NASA aims for the second half of October to launch the mission to the Moon – La Vanguardia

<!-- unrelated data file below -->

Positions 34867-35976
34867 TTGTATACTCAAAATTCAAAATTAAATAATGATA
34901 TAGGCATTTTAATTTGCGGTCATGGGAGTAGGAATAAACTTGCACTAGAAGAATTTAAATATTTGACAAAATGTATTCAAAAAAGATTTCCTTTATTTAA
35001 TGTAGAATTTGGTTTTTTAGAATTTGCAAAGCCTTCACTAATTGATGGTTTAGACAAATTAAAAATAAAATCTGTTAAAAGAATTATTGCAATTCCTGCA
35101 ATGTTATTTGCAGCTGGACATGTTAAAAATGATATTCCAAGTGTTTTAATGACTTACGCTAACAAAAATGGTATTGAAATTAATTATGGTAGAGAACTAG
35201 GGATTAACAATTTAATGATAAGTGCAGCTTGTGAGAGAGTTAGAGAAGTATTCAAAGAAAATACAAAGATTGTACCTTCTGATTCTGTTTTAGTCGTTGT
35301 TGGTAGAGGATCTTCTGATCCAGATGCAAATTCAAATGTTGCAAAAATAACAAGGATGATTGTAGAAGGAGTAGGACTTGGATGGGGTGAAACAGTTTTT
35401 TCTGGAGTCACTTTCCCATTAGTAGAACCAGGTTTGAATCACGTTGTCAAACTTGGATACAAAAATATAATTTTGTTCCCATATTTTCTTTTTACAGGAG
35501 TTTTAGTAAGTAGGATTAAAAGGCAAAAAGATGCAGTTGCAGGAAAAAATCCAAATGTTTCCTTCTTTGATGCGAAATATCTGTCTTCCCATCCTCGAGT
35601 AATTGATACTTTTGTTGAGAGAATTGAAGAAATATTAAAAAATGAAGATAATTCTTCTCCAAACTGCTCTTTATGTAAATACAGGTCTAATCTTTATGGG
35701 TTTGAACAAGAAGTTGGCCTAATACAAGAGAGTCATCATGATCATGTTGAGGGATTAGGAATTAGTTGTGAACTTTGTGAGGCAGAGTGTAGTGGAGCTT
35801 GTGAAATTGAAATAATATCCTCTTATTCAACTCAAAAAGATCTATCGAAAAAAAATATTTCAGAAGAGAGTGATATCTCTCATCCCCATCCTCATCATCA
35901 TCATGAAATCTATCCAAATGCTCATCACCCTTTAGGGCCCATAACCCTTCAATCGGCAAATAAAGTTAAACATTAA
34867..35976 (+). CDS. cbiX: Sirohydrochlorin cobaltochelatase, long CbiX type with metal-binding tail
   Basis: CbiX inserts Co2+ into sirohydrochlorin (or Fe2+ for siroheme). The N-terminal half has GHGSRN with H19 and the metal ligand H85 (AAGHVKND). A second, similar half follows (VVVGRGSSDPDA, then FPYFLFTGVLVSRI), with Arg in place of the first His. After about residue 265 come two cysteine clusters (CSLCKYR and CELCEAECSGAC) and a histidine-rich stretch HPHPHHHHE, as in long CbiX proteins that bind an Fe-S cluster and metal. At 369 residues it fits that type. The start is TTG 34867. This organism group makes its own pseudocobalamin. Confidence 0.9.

NASA has given up on launching the Artemis 1 mission to the moon this week after concluding it will take at least several days to fix the problem that forced the launch to be canceled on Saturday. The rotation of the Moon around the Earth means that the launch can only be carried out when the satellite is in a part of its orbit that allows it to get there following the path foreseen in the mission plan. The next opportunity for release runs from September 19 to October 4. But NASA Director Bill Nelson said Saturday that he saw the launch as more likely to be delayed to the period from October 17 to 31. The part that caused the fuel leak could be changed without moving the rocket from the launch tower To launch at the end of September, it would be necessary to quickly repair the failure that occurred on Saturday during the SLS rocket’s fuel load, something that those responsible for the mission they cannot guarantee. Later, on October 3, there is another launch scheduled from the Kennedy Space Center in Florida, which would interfere with the liftoff of Artemis 1 around that date – a mission to the International Space Station with two US astronauts, one of Japan and one from Russia. It will be the first launch of the SLS (initials in English for Space Launch System), the most powerful rocket in NASA’s history and the one that should allow manned missions to the Moon to resume in the middle of this decade. The fuel leak that forced the launch to be suspended on Saturday was not located in the rocket but in the conduit through which liquid hydrogen is introduced into the vehicle. The first analyzes place the origin of the problem in a joint twenty centimeters long through which part of the hydrogen escaped. The problem could be the result of an erroneous command sent to the fueling system that temporarily raised the pressure inside the gasket to three times what was expected, Mike Sarafin, director of the Artemis 1 mission, reported Saturday. SLS rocket leaving the Vehicle Assembly Building heading for the launch tower on August 16 Terry Renna / AP Launch officials are evaluating two options to replace the problematic part, NASA said in a statement. One is to replace it without moving the rocket from the launch tower, which would allow a test of the fuel loading system with liquid hydrogen at 253 degrees below zero, simulating the conditions prior to a launch. The other is to make the switch at the Vehicle Assembly Building (VAB), which is the Kennedy Space Center’s largest rocket-building workshop and one of the largest buildings in the world. This second option would not allow the piece to be tested with liquid hydrogen, but it would make it easier to work with the more protected rocket and without the complications of having it in the launch tower. Whichever option is chosen, NASA has ruled out replacing and testing the problematic part to make it in time for a launch tonight or tomorrow night, which were the last possible options for sending the Artemis 1 mission to the Moon this week. Each postponement costs more than a million dollars Although NASA has not provided an estimate of the cost of postponing an SLS rocket launch, it did make this calculation with the launches of the shuttles, which worked with the same technologies. In fact, the SLS’s engines, side thrusters and orange central body come from the shuttle programme. In the case of the shuttles, NASA estimated in 2009 that postponing a launch cost $1.2 million, of which $500,000 was for fuel lost when filling and emptying the rocket’s tanks and $700,000 for personnel costs. This amount – somewhat higher for the SLS, because it carries more fuel and due to inflation – represents a tiny proportion of the 4,100 million dollars of the Artemis 1 mission. “The cost of two postponements is much less than that of a failure” of the mission, NASA Director Bill Nelson said Saturday.